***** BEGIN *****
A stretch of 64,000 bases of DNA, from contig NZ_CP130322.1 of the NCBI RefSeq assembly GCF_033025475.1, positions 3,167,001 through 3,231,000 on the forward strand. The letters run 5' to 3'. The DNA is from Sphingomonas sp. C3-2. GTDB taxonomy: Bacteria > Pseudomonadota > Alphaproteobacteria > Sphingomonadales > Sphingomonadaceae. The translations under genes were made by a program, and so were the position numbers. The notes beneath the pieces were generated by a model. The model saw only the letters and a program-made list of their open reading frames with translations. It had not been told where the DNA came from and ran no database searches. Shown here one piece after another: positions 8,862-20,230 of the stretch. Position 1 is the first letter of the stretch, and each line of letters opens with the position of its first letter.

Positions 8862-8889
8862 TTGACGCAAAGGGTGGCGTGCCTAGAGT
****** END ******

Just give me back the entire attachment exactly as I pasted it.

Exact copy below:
A stretch of 64,000 bases of DNA, from contig NZ_CP130322.1 of the NCBI RefSeq assembly GCF_033025475.1, positions 3,167,001 through 3,231,000 on the forward strand. The letters run 5' to 3'. The DNA is from Sphingomonas sp. C3-2. GTDB taxonomy: Bacteria > Pseudomonadota > Alphaproteobacteria > Sphingomonadales > Sphingomonadaceae. The translations under genes were made by a program, and so were the position numbers. The notes beneath the pieces were generated by a model. The model saw only the letters and a program-made list of their open reading frames with translations. It had not been told where the DNA came from and ran no database searches. Shown here one piece after another: positions 8,862-20,230 of the stretch. Position 1 is the first letter of the stretch, and each line of letters opens with the position of its first letter.

Positions 8862-8889
8862 TTGACGCAAAGGGTGGCGTGCCTAGAGT